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Deuteronomy 1:1 – 3:22

Eleh ha-D’arim—These are the words that Moses spoke to all of Israel….” (Deut.1:1)

With these words we begin the fifth and final book of the Torah, in which Moses both retells and explains the foundational myth of the Hebrew people. This is our story—the story to be shared year after year, generation after generation, Shabbat after Shabbat.

The crucial importance of repeating the words of Moses over and over again as generations are born, mature, and pass away is powerfully illustrated by a story from the Native American tradition. It used to be that after the fall hunting season, the tribe would spend the winter months working with the skins of the animals they had killed in order to make clothing, covers, and other artifacts. Using primitive tools of sharpened stone, they made slow progress with the skins and had to keep at it all through the winter and early spring. The entire village would participate, young and old sitting together through the darkest months, working slowly with those sharpened stones while listening to the ancient stories of the elders. Every year the same stories, the same foundational tribal myths were told, the deepest spiritual teachings shared. But then the white man arrived and began trading knives for skins. The knives were more efficient than stones, and the skins could be processed in a matter of days instead of months. Productivity had never been higher. But without the intense tribal togetherness required by the more primitive technology, opportunities to transmit tribal teachings and values were few and far between. In time, the tribe lost not only the roots of its identity, but the spiritual wisdom gleaned from generations of transmission.

The challenges that the Native tribe faces in this story are akin to ours. Through generations of displacement, exile, and migration all over the globe, how did our tribe, the Tribe of Israel, stay connected to what’s central to who we are and what we are about? Two words: The Torah. And so we read, “These are the words that Moses spoke”—words that have reached us across thousands of years through the darkest times and the brightest days of our people. Like the Israelites of an ancient mythical wilderness we, too, gather together around the Torah to hear the tales that are the seeds of our unique identity, to delight in the depth of spiritual wisdom harvested from twenty-five hundred years of transmission.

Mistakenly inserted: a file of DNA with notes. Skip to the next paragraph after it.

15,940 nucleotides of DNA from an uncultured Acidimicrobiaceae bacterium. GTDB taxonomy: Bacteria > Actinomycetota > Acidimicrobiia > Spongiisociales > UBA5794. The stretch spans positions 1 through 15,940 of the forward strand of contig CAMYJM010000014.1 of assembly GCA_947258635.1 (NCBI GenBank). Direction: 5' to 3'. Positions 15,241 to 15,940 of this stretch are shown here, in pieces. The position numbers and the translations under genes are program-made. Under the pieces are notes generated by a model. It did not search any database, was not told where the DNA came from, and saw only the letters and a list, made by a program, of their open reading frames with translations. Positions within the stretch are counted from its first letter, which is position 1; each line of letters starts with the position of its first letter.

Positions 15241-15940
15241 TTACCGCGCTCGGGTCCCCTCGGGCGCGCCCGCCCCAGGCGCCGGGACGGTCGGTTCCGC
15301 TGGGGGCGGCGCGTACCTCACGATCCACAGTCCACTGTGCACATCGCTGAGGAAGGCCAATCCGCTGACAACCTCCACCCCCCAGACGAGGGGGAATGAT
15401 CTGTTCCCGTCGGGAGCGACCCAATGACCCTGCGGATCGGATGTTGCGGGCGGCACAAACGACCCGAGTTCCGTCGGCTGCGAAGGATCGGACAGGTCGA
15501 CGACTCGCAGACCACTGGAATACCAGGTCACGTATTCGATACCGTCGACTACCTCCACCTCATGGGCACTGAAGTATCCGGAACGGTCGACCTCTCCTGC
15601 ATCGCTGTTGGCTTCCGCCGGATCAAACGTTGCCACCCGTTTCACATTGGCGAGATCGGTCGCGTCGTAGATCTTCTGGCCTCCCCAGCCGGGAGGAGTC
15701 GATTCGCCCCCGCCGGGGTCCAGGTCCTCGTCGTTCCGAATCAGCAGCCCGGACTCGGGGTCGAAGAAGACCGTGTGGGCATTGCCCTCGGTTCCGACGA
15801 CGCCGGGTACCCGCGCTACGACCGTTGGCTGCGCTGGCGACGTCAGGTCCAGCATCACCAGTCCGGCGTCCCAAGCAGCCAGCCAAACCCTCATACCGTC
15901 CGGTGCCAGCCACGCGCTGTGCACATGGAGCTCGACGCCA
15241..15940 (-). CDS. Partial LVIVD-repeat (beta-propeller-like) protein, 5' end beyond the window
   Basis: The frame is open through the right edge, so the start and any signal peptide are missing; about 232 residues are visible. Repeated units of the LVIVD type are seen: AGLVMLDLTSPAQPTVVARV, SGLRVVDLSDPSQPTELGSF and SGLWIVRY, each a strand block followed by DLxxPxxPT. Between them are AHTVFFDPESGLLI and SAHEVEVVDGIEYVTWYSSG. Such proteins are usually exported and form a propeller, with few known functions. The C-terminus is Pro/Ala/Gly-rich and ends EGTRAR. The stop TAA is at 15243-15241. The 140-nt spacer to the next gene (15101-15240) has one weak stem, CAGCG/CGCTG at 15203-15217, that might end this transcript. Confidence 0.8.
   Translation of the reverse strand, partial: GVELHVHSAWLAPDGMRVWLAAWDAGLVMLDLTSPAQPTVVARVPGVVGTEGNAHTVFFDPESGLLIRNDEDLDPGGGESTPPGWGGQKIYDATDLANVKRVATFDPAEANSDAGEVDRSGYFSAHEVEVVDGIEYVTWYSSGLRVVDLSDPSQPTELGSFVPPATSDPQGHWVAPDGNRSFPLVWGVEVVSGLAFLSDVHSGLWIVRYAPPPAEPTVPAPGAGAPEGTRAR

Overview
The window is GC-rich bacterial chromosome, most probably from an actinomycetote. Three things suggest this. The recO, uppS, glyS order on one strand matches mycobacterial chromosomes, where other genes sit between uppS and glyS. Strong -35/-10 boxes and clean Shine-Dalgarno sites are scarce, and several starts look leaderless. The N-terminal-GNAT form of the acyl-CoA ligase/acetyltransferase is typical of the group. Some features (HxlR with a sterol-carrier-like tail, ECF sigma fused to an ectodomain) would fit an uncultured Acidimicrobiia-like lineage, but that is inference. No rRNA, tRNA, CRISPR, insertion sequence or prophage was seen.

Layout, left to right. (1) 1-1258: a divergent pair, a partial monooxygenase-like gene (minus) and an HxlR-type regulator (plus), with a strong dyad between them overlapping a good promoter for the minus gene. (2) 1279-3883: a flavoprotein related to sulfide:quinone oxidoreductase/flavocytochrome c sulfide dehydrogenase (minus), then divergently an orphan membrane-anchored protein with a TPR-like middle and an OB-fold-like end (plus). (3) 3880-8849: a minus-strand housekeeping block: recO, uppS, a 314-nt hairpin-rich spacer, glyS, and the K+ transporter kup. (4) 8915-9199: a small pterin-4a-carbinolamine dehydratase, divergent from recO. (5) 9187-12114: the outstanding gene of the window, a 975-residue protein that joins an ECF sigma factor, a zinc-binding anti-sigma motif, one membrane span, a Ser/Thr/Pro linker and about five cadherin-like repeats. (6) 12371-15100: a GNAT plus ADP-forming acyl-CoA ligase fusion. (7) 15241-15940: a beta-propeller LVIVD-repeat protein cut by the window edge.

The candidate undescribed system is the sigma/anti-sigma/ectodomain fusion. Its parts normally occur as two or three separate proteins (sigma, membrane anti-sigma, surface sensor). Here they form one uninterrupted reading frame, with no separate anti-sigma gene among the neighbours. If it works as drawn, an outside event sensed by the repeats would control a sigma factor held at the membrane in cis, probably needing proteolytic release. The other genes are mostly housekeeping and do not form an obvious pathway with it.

Of even more value than the words that Moses spoke is the fact that “Moses undertook to expound this Teaching—Mosheh be’er et ha-Torah” (Deut. 1:5). Our Torah was never meant to be read as a history book or a novel, but rather as an unfolding teaching. From the start, as Moses demonstrates, the words were meant to be unpacked and expanded upon, so that the innermost essence of their meaning could be perceived at the soul level. The Hebrew word be’er, translated here as “expound,” makes this point abundantly clear. Some rabbis read the word be’er to mean “a well,” and teach that Moses made the Torah into a well of spiritual learning, the depth of which knows no end, and from which each generation is to drink and be sustained. Be’er is also connected to the Hebrew word or, meaning “light,” and that is why it’s translated as “expound” in this passage: the translator wanted to convey that Moses shared this Teaching “with light,” i.e., brought light or clarity to it. Following this thread, we can go a step further and read be’er not as “with light” but as “in-light.” Moses’ purpose was to in-lighten all of Israel through sharing this Torah, this spiritual Teaching. The stories and myths he shared were a means through which all of Israel was to be in-lightened, awakened from within. And when Torah addresses all of Israel then and there, we hear the call here and now addressing us as well. We are not to leave it to the rabbis or the scholars; we are the ones to be’er the Torah to reflect the concerns, the issues, and the consciousness of our times. This Teaching is not a static document. It can’t in-lighten us unless we unpack it for ourselves in each generation.

Eleh ha-D’varim—these are the words we read year after year in order to preserve the roots of our unique identity and continue to explore through them the pathways to deeper spiritual awakening. Like our siblings of the Native American tribes, we have been forced by many great civilizations through many eras to “enhance” our way of life by adopting theirs. But in our struggle between acceptance and continuity, in our struggle for survival, we have been blessed with a written tradition that has been the guiding beacon of our communities the world over. May we never cease to reach into the well of Torah as deeply as we can, open ourselves to receiving the depth of spiritual transmission available in its Teaching, and persist in expounding its stories from generation to generation.